# Voltage multiplier and spark gap design

Hi,

I am currently working on high voltage system, where I need to create an impluse at the primary side of a potential transformer. I am trying to charge my circuit to at least 10kV using a half wave series voltage mutliper consisting of capacitors and diodes, and discharging them through spark gap.

Currently I had successfully charged my voltage multiplier to 7kV, however, I cant seem to obtain a high voltage impulse. Whenever I obtain an impulse the magnitude of the impulse is not 7kV, instead it is only 100plus volt. Also, after running the experiment for a few more round, I will not be able to obtain impulse anymore, instead there is a lot of noise and sparks.

I am wondering if anyone could help me, I would like to know if the problem actually lies in the spark gap used or with the voltage multiplier? May I know that will the cross sectional area of the spark gap play a part in obtaining a sharp impulse? What type of the spark gap is suitable for this experiment?

Thank you very much.

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I think the problem is with the multiplier. I don't know what your input voltage is, but if you simulate any multiplier circuit, you'll find that it takes several milli-seconds for the voltage to build up to the final voltage.

I am not entirely sure what the spark gap is doing here, but to get an impulse of 7KV is going to be difficuilt as you have to charge all the caps in the multiplier. How many stages of multiplication are you using?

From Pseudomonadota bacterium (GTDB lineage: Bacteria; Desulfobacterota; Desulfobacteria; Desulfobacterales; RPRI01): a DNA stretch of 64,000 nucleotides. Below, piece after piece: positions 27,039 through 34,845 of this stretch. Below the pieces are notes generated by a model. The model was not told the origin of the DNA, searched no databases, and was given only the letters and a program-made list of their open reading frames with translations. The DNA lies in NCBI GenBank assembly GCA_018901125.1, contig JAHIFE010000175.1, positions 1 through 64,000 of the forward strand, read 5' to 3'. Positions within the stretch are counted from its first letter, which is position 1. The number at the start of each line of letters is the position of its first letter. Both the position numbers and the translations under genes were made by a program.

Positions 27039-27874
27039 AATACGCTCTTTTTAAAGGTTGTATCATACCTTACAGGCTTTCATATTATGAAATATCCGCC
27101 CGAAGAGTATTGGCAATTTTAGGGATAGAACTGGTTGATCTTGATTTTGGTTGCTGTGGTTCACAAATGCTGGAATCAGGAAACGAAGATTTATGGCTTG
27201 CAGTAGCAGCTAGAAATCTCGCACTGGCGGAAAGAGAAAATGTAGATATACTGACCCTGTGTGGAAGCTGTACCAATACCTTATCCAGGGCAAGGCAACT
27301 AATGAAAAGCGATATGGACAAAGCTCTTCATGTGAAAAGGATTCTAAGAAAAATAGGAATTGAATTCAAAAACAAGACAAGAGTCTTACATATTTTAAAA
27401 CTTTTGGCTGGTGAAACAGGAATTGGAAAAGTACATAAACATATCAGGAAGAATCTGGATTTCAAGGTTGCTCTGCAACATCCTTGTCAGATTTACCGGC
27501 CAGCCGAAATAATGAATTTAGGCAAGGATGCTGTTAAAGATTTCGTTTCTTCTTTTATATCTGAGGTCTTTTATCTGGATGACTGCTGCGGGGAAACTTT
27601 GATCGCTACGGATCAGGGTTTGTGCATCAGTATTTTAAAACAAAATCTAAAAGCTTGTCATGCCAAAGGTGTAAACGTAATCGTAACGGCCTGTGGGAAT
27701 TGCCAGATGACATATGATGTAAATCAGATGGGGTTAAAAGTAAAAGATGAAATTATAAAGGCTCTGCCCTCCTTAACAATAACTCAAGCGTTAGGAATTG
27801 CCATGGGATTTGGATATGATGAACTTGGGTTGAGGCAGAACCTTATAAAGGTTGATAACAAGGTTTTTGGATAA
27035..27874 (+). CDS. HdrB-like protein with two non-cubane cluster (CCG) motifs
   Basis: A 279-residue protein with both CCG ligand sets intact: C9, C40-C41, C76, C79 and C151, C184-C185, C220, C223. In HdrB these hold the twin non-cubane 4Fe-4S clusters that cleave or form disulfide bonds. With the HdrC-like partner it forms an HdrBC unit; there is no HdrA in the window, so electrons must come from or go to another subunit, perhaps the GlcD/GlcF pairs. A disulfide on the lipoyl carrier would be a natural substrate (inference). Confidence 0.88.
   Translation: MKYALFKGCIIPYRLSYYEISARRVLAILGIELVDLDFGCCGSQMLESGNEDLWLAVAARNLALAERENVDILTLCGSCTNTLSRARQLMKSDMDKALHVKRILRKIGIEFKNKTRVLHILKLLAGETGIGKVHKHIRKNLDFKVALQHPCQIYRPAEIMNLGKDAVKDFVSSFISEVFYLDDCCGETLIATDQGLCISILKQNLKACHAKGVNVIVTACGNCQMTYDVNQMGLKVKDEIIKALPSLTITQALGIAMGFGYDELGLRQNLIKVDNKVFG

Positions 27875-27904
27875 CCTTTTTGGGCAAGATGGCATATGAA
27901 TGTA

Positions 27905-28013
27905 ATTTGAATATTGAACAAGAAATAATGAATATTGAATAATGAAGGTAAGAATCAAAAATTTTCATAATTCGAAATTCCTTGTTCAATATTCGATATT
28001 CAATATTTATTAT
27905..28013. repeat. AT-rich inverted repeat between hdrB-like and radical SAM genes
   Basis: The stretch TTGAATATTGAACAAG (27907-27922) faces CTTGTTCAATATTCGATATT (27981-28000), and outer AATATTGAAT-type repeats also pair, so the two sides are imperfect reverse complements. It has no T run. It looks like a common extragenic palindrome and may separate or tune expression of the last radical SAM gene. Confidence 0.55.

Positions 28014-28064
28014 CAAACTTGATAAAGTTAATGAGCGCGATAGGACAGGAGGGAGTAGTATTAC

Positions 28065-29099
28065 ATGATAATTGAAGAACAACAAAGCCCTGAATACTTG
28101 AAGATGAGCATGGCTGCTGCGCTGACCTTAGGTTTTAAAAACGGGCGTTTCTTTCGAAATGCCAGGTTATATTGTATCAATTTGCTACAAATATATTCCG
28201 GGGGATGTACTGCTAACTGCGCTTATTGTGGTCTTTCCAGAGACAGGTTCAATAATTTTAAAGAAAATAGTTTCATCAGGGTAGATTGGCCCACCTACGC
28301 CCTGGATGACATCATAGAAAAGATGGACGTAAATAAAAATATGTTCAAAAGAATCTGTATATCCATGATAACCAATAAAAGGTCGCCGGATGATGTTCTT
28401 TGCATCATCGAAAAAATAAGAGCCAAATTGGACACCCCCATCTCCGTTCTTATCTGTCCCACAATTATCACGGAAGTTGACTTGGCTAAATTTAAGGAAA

hi,
I am actually using 15 stages of multiplier, I am sure that I am not violating their reverse voltage spec, my input voltage is around 200V. May I know if there would be any problem if I were to continue to use this kind of multiplier? What are the other solutions that I can do? Thank you very much. :)

First of all 200V*15= 3KV only not 7KV.

Sometimes power supplies need to undergo a surge test upto 6KV. Perhaps you can look that up.

I'll post something when I find it.

hmm, but we measure the voltage, its 7kV ... but not 3kV... hmm..

hmm, but we measure the voltage, its 7kV ... but not 3kV... hmm..
Have you tried considering a charge pump instead of a voltage multiplier?

hmm.. cant actually use a charge pump, because the experiment is done in the lab and the lab does not have a charge pump, and cant buy it as well due to certain reason.

hmm.. cant actually use a charge pump, because the experiment is done in the lab and the lab does not have a charge pump, and cant buy it as well due to certain reason.